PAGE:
Culture Unorthodox: a thrilling story of rebellion and freedom from New York to Berlin

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Feeding the poor and needy is an act that draws us closer to Allah. We earn His forgiveness, mercies and blessings through this act of charity.

“Anyone who looks after and works for a widow and a poor person is like a warrior fighting for Allah?s cause, or like a person who fasts during the day and prays all night. (Bukhari)

Esty, a 19-year-old Hasidic Jew, has escaped from the constrictions of married life and her ultra-conservative community in Williamsburg and fled to Berlin. There she befriends some music students. This being modern, hip Berlin, the students are worldly, diverse and nonchalantly progressive.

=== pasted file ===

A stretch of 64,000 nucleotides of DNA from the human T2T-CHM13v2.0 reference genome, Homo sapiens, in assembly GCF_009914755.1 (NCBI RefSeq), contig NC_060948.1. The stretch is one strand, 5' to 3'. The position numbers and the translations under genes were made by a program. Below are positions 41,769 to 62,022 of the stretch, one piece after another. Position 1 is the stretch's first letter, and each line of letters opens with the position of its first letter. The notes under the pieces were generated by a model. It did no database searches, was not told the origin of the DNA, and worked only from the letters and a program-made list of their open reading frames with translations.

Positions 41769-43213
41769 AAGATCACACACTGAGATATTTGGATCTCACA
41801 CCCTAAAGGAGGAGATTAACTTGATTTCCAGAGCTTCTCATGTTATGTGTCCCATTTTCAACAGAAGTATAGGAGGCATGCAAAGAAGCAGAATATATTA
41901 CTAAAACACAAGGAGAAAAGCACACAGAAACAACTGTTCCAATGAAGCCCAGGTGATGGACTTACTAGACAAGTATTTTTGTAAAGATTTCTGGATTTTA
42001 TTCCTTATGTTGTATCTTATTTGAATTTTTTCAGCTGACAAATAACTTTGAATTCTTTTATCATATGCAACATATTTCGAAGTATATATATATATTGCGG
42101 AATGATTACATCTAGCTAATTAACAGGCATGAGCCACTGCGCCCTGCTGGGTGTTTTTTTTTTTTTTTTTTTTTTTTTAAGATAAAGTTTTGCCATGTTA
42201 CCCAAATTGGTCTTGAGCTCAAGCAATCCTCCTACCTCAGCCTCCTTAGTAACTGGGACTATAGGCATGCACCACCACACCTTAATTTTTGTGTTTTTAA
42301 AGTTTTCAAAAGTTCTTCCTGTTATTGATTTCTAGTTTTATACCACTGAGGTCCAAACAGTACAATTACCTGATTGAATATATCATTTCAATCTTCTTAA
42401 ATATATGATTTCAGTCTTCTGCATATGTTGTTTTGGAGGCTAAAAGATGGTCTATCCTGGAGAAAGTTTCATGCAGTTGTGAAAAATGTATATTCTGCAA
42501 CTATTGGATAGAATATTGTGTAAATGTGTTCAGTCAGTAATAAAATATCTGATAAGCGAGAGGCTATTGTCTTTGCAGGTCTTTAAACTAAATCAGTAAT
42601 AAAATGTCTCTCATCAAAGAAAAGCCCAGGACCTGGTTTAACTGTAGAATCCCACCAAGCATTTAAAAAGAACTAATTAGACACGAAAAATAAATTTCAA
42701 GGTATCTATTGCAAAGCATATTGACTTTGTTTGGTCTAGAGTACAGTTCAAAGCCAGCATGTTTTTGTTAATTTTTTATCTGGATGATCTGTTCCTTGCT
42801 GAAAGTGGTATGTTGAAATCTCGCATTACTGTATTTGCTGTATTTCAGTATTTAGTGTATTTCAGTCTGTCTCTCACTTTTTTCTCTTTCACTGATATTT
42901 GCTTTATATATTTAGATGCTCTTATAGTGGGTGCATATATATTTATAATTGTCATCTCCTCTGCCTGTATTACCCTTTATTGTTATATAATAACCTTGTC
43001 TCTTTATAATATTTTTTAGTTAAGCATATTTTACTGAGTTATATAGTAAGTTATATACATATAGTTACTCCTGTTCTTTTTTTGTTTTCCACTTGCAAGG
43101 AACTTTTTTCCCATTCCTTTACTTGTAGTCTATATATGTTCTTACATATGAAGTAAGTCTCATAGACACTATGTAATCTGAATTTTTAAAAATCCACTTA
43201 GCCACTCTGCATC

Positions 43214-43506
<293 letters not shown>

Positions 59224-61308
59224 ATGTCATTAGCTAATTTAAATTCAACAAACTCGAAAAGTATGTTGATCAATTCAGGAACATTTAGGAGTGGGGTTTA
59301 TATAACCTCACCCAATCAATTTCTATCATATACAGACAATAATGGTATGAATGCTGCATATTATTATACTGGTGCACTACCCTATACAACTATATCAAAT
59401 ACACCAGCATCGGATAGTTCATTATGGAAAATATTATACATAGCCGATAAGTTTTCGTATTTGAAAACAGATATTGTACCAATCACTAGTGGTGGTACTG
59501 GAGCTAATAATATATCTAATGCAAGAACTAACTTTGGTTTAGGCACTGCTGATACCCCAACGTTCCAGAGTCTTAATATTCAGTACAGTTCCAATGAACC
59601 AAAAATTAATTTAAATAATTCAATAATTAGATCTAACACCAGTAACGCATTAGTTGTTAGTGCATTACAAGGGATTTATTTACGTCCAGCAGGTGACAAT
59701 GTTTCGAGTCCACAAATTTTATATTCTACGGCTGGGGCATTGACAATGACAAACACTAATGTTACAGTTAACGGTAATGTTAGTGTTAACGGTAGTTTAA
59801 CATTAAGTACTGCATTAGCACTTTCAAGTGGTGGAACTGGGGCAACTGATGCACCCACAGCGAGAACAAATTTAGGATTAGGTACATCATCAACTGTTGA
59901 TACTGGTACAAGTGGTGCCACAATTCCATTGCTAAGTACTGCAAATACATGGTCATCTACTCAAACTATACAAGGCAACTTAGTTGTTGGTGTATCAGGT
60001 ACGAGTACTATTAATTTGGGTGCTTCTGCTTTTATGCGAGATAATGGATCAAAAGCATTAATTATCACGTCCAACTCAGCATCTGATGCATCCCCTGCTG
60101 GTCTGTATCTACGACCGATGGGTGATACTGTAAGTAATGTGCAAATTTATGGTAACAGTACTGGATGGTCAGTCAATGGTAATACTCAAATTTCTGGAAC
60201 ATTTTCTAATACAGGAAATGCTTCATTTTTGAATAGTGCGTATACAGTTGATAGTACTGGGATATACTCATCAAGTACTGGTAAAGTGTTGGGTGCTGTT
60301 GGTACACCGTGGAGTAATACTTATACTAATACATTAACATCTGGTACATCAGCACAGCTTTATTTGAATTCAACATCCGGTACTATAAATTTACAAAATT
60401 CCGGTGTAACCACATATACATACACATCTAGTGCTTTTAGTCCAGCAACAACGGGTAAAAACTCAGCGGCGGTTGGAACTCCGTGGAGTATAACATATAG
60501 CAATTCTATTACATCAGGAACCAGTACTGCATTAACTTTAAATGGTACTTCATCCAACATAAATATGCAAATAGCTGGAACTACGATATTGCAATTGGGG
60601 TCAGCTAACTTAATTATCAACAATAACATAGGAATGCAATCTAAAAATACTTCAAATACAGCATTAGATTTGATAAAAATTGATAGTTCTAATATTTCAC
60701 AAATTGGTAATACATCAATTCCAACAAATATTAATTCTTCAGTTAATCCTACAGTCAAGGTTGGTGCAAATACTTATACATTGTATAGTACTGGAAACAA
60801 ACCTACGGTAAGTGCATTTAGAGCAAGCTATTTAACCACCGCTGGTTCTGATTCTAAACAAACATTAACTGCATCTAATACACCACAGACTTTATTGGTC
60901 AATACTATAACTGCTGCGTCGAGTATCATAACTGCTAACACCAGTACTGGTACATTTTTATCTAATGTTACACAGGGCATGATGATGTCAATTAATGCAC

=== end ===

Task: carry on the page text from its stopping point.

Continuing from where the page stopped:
They invite her on a trip to a lake in Wannsee. Once there, they strip off unselfconsciously and jump into the water.

Esty, though, stands tentatively on the shore before taking off a jumper and stepping out of flesh-coloured stockings. She walks, still almost fully clothed, into the lake – and then she takes off her wig, revealing her shaved head. The wig is a sheitel, worn by Orthodox Jewish women after marriage. She chucks the wig into the water and floats on her back. It’s a scene reminiscent of a Christian baptism, but instead of joining a flock she is leaving one. A liberation of sorts has taken place.

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